| 6.6 miles
|219th to 103rd
| 11.8 miles
|103rd to Battery, then up along the East River to 20th
| 8.7 miles
|219th to 79th
| 3.5 miles
|79th to 20th
| 30.6 miles
PhiladelphiaEdgar Allan Poe's house and Two Scoldings From Authority Figures
The Bank Street Hostel is in a great
location, walking distance to all the historical,
right in the night-life of the Old Town district,
and the $1 Phlash Bus can get you to more
distant places like the art museum.
In late 2008 it was purchased and turned into
and they no longer allowed Americans to stay there.
Then it became re-affiliated with Hostelling
International, and Americans are allowed to stay
but only if you are an HI member.
If you're foreign or have a current university student
ID, you are also allowed to stay there:
32 South Bank Street
18S 0487606 4422118 (WGS84)
The alternative is
HI's Chamounix Mansion hostel,
in the fantastic facility of a historic mansion
in a park.
However, being a historic mansion in a park,
it is something like a one kilometer walk in the dark
from the closest bus stop.
West Fairmount Park
3250 Chamounix Drive
Philadelphia PA 19131-3710
+1-215-878-3676 or +1-1-800-379-0017
Providence, Rhode Island
See sites associated with H. P. Lovecraft and
Edgar Allan Poe,
and visit the Brown University campus.
Lovecraft and Poe in Providence
The HI San Diego Hostel is right in the Gaslight
District, and is a very cool place.
It's much more laid-back than most HI places,
probably due to the location.
San Diego Hostel
521 Market Street (corner 5th & Market)
San Francisco and especially its Haight-Ashbury district was the epicenter of the Summer of Love in the late 1960s, and the source of many musicians and groups including The Grateful Dead and Jefferson Airplane. It was also associated with the Hells Angels and the Symbionese Liberation Army. The district has changed a lot, but it still retains a little of its 1960s vibe.
Long before that, Dashiell Hammett made San Francisco the setting for his detective fiction including The Maltese Falcon.
What else — Golden Gate Park, the Mission District, the vintage streetcars, great views from the waterfront and the many hills, and side trips to the Marin Headlands, to the Muir Woods, and even to Big Sur.
Get a WMATA pass for transportation, good on the Washington DC subway system. A 1-day pass is cheaper than about 3 or 4 rides.
A 7-day "short rail pass" is cheaper than 4 day passes and can be used at any time (1-day passes cannot be used before 9:30 on weekdays). The only restriction is that it only covers a limited distance or cost during rush hour, but it covers most trips.
There is a lot to see and do in Washington! Check the Friday or Sunday Washington Post and the free weekly City Paper for details on what's up at the many museums, most of which are free.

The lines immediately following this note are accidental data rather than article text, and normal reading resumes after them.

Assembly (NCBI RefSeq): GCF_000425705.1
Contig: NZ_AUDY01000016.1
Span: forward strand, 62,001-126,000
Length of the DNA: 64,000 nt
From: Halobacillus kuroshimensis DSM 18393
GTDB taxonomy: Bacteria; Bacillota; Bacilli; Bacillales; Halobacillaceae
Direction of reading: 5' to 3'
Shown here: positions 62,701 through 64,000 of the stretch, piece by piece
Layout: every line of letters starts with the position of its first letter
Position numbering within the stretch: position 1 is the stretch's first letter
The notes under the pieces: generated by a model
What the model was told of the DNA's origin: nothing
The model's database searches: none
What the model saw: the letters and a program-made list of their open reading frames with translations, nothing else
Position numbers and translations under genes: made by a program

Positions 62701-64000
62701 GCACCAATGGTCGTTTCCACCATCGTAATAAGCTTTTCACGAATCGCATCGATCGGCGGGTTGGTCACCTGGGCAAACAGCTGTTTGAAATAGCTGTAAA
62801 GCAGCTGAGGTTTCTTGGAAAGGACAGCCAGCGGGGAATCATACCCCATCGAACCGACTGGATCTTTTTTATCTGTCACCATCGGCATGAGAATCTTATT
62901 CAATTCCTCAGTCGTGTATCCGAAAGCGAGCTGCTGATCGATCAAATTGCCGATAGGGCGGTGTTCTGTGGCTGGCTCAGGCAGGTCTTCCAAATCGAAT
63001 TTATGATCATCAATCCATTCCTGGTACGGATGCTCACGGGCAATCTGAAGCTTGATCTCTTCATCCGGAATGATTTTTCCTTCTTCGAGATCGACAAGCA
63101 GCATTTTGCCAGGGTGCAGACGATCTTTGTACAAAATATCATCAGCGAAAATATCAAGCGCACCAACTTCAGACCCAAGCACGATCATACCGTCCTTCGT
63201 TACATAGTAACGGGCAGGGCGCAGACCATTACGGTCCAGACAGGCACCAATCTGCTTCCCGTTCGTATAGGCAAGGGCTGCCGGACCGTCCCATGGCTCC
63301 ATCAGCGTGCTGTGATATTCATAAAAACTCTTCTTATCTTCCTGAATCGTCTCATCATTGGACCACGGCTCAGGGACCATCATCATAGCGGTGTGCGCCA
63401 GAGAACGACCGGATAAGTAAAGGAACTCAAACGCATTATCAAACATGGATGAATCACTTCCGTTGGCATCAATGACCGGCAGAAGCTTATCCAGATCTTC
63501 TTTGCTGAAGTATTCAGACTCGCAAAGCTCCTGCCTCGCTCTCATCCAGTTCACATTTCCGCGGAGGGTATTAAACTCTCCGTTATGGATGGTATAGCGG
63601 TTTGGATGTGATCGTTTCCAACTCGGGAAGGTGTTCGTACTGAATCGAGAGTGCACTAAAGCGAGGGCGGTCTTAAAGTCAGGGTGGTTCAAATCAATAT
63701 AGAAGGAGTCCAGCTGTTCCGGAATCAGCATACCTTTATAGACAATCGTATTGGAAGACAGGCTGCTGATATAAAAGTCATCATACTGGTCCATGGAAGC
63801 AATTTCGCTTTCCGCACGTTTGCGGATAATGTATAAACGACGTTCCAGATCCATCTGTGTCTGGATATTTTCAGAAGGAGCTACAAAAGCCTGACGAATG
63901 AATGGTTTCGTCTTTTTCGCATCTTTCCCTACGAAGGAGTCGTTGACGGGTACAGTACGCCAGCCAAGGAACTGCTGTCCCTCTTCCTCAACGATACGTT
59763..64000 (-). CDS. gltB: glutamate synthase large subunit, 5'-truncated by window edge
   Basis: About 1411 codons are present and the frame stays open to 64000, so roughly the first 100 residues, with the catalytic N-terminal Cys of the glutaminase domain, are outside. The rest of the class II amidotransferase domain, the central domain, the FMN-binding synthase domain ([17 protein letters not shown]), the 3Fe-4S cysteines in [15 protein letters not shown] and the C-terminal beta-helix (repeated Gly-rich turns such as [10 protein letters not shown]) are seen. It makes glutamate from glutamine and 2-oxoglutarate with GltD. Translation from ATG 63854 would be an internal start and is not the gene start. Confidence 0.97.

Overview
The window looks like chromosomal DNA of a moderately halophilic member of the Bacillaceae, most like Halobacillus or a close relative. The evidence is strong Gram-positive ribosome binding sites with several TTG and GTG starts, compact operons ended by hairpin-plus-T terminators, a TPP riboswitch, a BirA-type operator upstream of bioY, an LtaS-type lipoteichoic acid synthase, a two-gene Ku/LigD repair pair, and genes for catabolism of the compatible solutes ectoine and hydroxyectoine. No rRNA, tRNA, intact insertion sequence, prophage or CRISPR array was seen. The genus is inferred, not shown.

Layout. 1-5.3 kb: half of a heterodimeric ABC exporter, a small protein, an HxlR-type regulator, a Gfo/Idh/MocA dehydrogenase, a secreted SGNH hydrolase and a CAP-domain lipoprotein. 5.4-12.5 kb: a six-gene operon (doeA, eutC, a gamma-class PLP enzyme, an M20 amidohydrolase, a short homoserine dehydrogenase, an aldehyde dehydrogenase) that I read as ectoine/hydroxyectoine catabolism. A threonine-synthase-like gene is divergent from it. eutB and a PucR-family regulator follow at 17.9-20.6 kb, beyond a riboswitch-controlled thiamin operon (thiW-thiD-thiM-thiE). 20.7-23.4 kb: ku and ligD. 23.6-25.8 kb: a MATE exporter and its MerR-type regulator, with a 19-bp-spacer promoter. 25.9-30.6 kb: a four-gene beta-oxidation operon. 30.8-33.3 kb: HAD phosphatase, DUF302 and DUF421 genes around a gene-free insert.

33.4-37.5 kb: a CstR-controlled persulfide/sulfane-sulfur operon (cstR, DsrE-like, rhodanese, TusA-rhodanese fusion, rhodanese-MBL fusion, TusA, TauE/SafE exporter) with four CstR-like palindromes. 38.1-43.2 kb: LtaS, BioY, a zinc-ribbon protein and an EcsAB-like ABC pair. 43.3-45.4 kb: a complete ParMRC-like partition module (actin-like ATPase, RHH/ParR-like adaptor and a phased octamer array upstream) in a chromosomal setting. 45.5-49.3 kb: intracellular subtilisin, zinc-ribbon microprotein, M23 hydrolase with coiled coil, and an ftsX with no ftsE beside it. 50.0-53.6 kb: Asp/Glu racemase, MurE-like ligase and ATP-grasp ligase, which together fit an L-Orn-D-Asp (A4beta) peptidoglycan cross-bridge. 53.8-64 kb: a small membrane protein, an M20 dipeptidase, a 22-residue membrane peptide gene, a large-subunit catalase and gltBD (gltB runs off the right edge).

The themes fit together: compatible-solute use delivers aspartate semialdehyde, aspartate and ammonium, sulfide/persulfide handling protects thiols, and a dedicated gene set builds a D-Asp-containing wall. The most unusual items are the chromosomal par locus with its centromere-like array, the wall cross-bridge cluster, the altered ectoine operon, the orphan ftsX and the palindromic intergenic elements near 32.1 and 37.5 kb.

Also see the many free events open to the public at Georgetown University: events.georgetown.edu.
The best place to stay was the Hilltop Hostel near the Takoma Park Metro Station in the northern tip of the District of Columbia. However, the COVID-19 pandemic shut them down permanently.
I have also stayed at the U Street Hostel, which has Japanese-style personal capsules.HI
Or, you can get a bunk in a shared room
at the HI international hostel.
It's three blocks north of the Metro Center metro station
on 11th Street:
1009 11th St NW, Washington DC 20001, +1-202-737-2333, hiwashingtondc.org
Cheaper hotels in Washington include:
Hotel Harrington, 436 11th St NW (11th & E), +1-202-628-7681
Allen Lee Hotel, 2224 F St NW (Foggy Bottom — GWU), +1-800-462-0186
Gallery Inn, 1850 Florida Ave NW (Dupont Circle), +1-202-234-2340
As for a downright creepy place to stay, ask for suite 122 at the Residence Inn in Herndon, Virginia. That's where one group of 9/11 hijackers stayed before flying out of the nearby Dulles Airport. I end up at that Residence Inn a few times a year, teaching Linux and networking and information security courses in Reston. It's a very nice place to stay, but I always stay away from the upstairs rooms in the first building.
Also see the Baltimore suggestions as it's just a short and cheap commuter ride away on week days.
SOME (So Others May Eat) is an organization doing good work to get people off the street. They run a "soup kitchen", really serving more than just soup. They run a shelter, and they offer training and assistance to get people employed and off the street. The HI hostel (see above) sometimes organizes work groups to help run the meal program for a day. Very interesting and very worthwhile. See some.org.
It also makes it fascinating to stop and try to talk to one of the many Washington panhandlers. After working at the kitchen one morning and through lunch, I made it a point to stop and talk to every panhandler who asked me for money that day, to tell them where they could get meals, a place to stay, and a hand up off the street. The score for that day:
- 21 panhandlers asked me for money between mid-afternoon and late evening.
- 20 of them became angry with me for bringing up SOME, and even yelled at me to be quiet or hurried away before anyone else heard them turn down an offer of anything other than currency.
- 1 out of those 20 went so far as to say that they wouldn't eat the food given out there, it wasn't good enough for him. "That's strange, it was good enough for me, they gave us lunch early before we opened." If you do volunteer at a soup kitchen, my experience is that they all have you eat there first, to make sure that none of the volunteers see the food (and people) as somehow below them. Like this "homeless" guy obviously did...
- 1 out of the 21 was honestly in a bad way, and wanted to know how to find SOME. I was very happy that I could help him.